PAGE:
In the mail today I received a sample of the finished dust jacket of Primacy. After opening the package, I did what I suppose every author does upon receipt of such things.

First, I gaped at it in awe. Second, I studiously avoided reading the copy, for fear of finding an embarrassing typo. Third, I broke down and read the copy anyway, finding no embarrassing typos but at least one disconcerting hyphenation. (How did everyone miss that?!)

Finally, and most important, I wrapped the cover around a book of comparable size — appropriately enough, Story by Robert McKee, from which I’ve learned much. I wish I could report that the thing looks like a million bucks, but the truth is I’ve looked at it so many times and in so many permutations that I’m inured to any impact. Fresh eyes will have to judge.

Still, it’s something, this step. It’s the reality of a finished book creeping ever closer.

“Great things,” it has been said, “are not done by impulse, but by a series of small things brought together.”

Who said that? Some great statesman? A famous career coach? A billionaire who sweated the small stuff?  Nope. Nope. Nope. The answer is Vincent van Gogh, artistic genius and crazy person.

With those words as inspiration and this dust jacket as one sample in the series of “small things,” I go forth into a quiet period, what I hope will be the calm before the storm, with official publication five weeks away.

Will the storm ever really come? Who knows.

But meanwhile, a series of small things…telephone meetings with the distributor’s marketing people and with my publicists…checks to write (getting tired of these!) in support of all that…emails to old friends with media connections, trying not to sound too pleading…ideas for short pieces I could write.

Oh, and time to roll up the sleeves and really get to work plotting the next book.

For being a successful novelist (or artist of any kind) is not a sprint but a marathon. Self-published author Henry David Thoreau, I just read, printed a thousand copies of his first book, A Week on the Concord and Merrimack Rivers, and sold only three hundred. But that didn’t discourage him. Five years later he wrote and published Walden.

A few years ago, the Metropolitan Museum of Art in New York had a show of van Gogh’s earliest sketches, those from when he was just learning to draw and paint. What made them remarkable was their very ordinariness, few signs that this man would one day paint his way into eternity.

He might have given up then, but great things “are not done by impulse.”

One brush stroke at a time.

Last week: Publishing Primacy — Folio 18: The Value of Nothing

Next week: Publishing Primacy — Folio 20: Crossing Borders: A Eulogy

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Publishing Primacy posts every Wednesday by 7:00 a.m. Eastern Time

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J.E. Fishman, a former Big Six book editor and former literary agent, is author of the thriller Primacy, which Publishers Weekly called "appealing" and Kirkus called "good, boisterous fun." His mystery novel, Cadaver Blues, was serialized in 2010 on TNB and you can still find it here if you dig deep enough. It's now available in ebook and paperback. His financial thriller, The Dark Pool, was published this year, and his new series of police thrillers, Bomb Squad NYC, will be published in February 2014. He blogs here and at the Huffington Post. Please visit and follow him at his very fancy and expensive official author website.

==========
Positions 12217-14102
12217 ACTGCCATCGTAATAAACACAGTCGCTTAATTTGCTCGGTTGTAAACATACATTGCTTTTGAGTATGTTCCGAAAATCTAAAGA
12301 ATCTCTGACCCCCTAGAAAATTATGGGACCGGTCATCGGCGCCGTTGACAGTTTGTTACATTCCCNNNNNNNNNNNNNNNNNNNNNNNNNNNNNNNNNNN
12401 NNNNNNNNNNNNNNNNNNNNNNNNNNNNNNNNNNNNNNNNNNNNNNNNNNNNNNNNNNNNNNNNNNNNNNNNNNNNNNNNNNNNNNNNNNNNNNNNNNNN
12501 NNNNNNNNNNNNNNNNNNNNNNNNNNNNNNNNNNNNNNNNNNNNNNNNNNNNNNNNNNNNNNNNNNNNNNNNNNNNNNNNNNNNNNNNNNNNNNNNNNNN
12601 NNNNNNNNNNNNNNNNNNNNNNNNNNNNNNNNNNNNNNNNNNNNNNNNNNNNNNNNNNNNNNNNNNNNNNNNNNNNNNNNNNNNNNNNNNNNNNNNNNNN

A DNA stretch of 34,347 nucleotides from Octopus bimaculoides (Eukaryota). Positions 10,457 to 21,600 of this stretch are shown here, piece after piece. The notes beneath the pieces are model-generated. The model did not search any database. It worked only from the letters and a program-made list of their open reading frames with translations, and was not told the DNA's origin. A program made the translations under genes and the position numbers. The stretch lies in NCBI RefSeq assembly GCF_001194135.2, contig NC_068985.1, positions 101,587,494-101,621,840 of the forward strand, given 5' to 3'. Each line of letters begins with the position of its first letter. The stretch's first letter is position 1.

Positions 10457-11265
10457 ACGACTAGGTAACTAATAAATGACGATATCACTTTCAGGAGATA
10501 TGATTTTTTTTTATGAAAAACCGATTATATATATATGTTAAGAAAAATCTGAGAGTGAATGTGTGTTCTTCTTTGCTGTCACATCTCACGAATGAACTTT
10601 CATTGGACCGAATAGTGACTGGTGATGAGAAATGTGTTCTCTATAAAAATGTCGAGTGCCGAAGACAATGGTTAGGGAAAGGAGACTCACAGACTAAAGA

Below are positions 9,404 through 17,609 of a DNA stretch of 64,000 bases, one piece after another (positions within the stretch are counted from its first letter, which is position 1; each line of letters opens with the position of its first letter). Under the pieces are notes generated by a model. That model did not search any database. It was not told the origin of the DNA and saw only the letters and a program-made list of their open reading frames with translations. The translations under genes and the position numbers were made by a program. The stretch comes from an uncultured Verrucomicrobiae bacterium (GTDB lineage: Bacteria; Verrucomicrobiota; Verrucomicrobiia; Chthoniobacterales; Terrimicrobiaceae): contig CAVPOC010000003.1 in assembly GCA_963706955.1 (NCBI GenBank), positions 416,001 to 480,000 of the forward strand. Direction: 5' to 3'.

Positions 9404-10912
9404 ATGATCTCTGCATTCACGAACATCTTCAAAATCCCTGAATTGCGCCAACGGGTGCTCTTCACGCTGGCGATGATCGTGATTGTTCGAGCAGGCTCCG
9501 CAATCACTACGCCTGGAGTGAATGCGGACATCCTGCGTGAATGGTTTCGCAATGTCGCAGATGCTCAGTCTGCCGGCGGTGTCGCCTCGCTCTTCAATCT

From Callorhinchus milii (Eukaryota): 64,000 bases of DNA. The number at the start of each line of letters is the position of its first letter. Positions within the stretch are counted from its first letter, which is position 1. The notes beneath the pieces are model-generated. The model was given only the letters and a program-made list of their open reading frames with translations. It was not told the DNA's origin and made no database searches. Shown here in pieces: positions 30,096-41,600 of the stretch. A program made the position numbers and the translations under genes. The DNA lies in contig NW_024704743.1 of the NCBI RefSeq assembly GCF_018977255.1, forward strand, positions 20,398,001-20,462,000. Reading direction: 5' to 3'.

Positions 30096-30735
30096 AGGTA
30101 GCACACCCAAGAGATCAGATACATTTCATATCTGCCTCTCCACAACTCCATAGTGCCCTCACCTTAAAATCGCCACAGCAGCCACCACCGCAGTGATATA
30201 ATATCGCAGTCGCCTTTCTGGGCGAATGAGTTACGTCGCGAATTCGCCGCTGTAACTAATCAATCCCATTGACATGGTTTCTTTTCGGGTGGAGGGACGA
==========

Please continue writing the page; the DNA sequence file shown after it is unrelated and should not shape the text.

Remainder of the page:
6 responses to “Publishing Primacy — Folio 19: Small Things Brought Together”

  1. Look like you are on your way. Well done:)

  2. Paul Clayton says:

    “I go forth into a quiet period, what I hope will be the calm before the storm, with official publication five weeks away.” “Will the storm ever really come? Who knows.”

    I’m sure you mean ‘storm’ in a positive sense. And I believe that it is, since any mention of the book, any comparison, even any controversy is good for a book. I’m sure you’ll be as busy as a sailor on an ancient ship during a storm, and loving it.

    I like the quote from Van Gogh. Vincent is one of my fav people. I love the story of his falling out with the religious establishment over his wanting to actually help the poor miners instead of just leading them in prayer. He was a man completely consumed by his passions and mostly they were connected to his art. I’m sure you’ll be consumed for a year or so with promoting this book and that is as it should be.

    As an aside to all of this, a modern Van Gogh, neglecting self to recreate the visions that enthralled him, would probably be forcibly hospitalized and medicated. A modern Van Gogh who so grisly demonstrated his love to a woman he did not know would probably be issued a court ordered restraining order.

    Anyway, don’t forget to enjoy the process. Roller coasters are great fun!

    • J.E. Fishman says:

      Well, yes, I hope I will be busy promoting. Just got off the phone with P.R. people about planned “radio tour,” etc. Bravado aside, I am scared sh**tless.

      You’re right about van Gogh. Today his creativity would be drowned in Prozac. But the ear thing? Come on! If some guy sent my daughter his ear I’d be the one needing the restraining order. I’d be after the guy with a baseball bat.

  3. Paul Clayton says:

    Yeah, I guess you’re right. Every father wants a guy for his daughter who would give the shirt off his back for her, but the ear off his head… Perhaps not.

  4. […] Last week: Publishing Primacy — Folio 19: Small Things Brought Together […]

  5. Jeff Crook says:

    Mine happens next year sometime, maybe in May. And it doesn’t even have an official title yet, so the best I can do is, “My novel _________ comes out _______, 2011.”

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